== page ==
Megan (yeah, she's kinda ugly and out of shape and no fun to spend time with)

We reached Engineer aid station at mile 49 in 2 hours 40 mins (yes, 2:40 to go about 7 miles... this ain't your local 10k type terrain).  I was in rough shape and shivered soaking wet by the fire wondering what the hell I was doing this for.  I ate what I could and dried my shirt in the fire and we were off again to make our way down the over 4,000 ft descent to Ouray about 6 miles away.  Once we left Engineer, I started feeling better.  I began returning conversation to talkative little Megan and soon I was the one jabbering away while we fast-hiked and ran at a nice clip.

The water crossings and constant wet feet get left out of almost any race reports I've read, so I'll make it clear here:  YOUR FEET WILL BE SOAKED FOR THE ENTIRE RACE AND YOU WILL CROSS DEEP, FAST, AND POTENTIALLY LETHAL RIVERS.  I talked to people after the race who, when they came to a certain raging creek crossing, turned around and dropped out of the race because they determined the crossing to be too dangerous.

Megan and I were doing well with the many crossings after Engineer.  I would give her one of my trekking poles for stability and my worries for her were unwarranted, as she would simply jump into the water and bravely make her way across without hesitation.  Cool chick.  We came to one crossing that was so violent and deep that I was scared for the first time.  I was scared for myself and for Megan.  I didn't want to be responsible if she fell and got swept away.  It was so loud that we had to back track away from it to discuss options.  Obviously, we made it but I was pretty stunned for a bit afterwards.  The rest of the descent to Ouray is along a steep cliff on uneven, rocky trail, so focus is key.  I had been racing for nearly 18 hours at this point, so focus was difficult to come by.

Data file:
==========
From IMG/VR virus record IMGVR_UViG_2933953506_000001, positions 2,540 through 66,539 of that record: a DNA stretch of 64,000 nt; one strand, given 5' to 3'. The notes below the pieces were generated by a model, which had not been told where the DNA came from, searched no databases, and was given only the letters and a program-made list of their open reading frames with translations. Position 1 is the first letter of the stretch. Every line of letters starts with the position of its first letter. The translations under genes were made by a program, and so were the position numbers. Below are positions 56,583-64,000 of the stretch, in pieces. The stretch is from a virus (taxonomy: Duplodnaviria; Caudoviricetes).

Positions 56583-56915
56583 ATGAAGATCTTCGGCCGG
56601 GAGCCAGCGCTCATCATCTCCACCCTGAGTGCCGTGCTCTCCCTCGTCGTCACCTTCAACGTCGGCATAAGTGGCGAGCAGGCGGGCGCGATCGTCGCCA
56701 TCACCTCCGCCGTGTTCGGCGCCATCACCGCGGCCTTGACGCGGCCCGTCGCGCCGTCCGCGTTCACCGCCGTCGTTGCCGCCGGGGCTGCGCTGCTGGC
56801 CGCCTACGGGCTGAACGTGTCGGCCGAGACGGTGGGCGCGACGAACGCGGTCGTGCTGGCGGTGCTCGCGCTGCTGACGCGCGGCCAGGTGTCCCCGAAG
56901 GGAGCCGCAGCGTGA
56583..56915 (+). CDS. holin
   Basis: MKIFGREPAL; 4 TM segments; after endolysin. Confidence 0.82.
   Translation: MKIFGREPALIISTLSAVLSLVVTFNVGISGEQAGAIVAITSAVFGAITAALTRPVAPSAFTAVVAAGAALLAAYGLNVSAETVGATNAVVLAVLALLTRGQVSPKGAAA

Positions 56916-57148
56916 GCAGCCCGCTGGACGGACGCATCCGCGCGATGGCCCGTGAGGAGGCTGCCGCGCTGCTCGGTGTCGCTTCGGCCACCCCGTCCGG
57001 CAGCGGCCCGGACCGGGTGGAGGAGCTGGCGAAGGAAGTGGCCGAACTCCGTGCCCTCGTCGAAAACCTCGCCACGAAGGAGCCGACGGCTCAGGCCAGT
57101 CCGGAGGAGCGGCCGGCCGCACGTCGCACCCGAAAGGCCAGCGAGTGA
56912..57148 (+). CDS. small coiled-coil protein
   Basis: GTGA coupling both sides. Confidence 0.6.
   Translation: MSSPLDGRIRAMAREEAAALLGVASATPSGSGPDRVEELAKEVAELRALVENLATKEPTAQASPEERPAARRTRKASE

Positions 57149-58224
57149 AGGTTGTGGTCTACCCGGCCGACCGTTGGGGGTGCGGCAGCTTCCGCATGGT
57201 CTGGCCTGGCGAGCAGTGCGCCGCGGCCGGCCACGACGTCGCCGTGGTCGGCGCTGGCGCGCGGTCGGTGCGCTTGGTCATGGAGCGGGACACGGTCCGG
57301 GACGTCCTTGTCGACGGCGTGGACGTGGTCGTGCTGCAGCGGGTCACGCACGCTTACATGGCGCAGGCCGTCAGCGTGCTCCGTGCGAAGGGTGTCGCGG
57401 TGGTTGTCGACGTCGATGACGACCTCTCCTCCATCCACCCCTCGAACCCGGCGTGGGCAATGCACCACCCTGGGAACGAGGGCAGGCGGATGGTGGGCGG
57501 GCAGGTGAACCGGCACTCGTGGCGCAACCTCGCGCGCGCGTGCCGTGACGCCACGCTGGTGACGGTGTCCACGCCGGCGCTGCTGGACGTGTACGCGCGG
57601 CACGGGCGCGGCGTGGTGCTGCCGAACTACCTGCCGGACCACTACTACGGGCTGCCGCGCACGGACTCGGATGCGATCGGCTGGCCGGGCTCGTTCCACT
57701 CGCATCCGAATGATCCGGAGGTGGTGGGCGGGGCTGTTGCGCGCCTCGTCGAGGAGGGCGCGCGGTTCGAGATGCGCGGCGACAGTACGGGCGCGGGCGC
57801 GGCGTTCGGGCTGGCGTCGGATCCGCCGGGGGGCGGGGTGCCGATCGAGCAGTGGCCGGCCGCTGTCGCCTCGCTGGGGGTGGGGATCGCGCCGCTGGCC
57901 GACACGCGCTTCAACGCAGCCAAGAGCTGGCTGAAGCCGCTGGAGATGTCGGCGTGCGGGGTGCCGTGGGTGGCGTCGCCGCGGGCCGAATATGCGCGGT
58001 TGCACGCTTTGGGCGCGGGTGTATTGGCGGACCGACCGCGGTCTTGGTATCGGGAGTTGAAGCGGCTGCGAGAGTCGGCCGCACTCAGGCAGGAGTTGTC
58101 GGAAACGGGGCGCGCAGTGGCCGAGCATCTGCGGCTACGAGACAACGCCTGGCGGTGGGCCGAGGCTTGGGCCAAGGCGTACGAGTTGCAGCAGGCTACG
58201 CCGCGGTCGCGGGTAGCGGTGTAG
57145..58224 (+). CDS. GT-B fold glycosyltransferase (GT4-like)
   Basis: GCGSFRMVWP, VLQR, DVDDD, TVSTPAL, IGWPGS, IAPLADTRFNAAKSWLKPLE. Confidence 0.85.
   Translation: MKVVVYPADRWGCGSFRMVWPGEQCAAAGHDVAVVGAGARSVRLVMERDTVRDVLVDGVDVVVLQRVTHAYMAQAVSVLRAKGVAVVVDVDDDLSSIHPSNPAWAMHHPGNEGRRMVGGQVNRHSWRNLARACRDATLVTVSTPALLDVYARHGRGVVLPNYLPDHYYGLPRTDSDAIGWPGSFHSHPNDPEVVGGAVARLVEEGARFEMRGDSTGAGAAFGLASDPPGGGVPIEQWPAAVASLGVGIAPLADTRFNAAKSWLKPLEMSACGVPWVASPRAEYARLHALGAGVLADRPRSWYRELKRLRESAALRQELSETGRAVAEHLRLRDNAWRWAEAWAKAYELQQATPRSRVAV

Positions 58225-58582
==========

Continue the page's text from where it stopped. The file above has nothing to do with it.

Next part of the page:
We reached Ouray at 12:40am and I lingered there for 40 minutes (changing into my warmer clothes finally, since I was supposed to be in Ouray at 9:30pm, according to my plan...).  Megan and I said our good byes and I was off on my own.  A little ways out of the aid station, two headlamps came up behind me and I asked whether it'd be ok if I tagged along with them.  I felt that, alone, I'd be slow and unmotivated and I needed company for the long trudge up, what I was warned was dangerous and "heinous", Virginius Pass.  They said no problem.  After a while I realized one of the guys was Ryan Burch, so I told who I am (we both know one another through blogs and mutual acquaintances).  He was pacing his friend, Doug.  I don't think I said more than three words on the LONG 5 hours to 13,100 ft Virginius Pass.  They separated from me near the top as I dropped back.  Once I reached the peak and dropped off the back, I felt a little better.  On one of the glissading sections, I broke one of my trekking poles, snapping it right in two.  Let me tell you that if you use trekking poles, you know how they become part of your body and movement.  Losing one of those poles was like losing a leg.  Regardless, I made good time on the descent, running the entire thing and actually caught Doug and Ryan, so we entered mile 72, Telluride together at 7:23am (I was supposed to be here at 3am...whatever).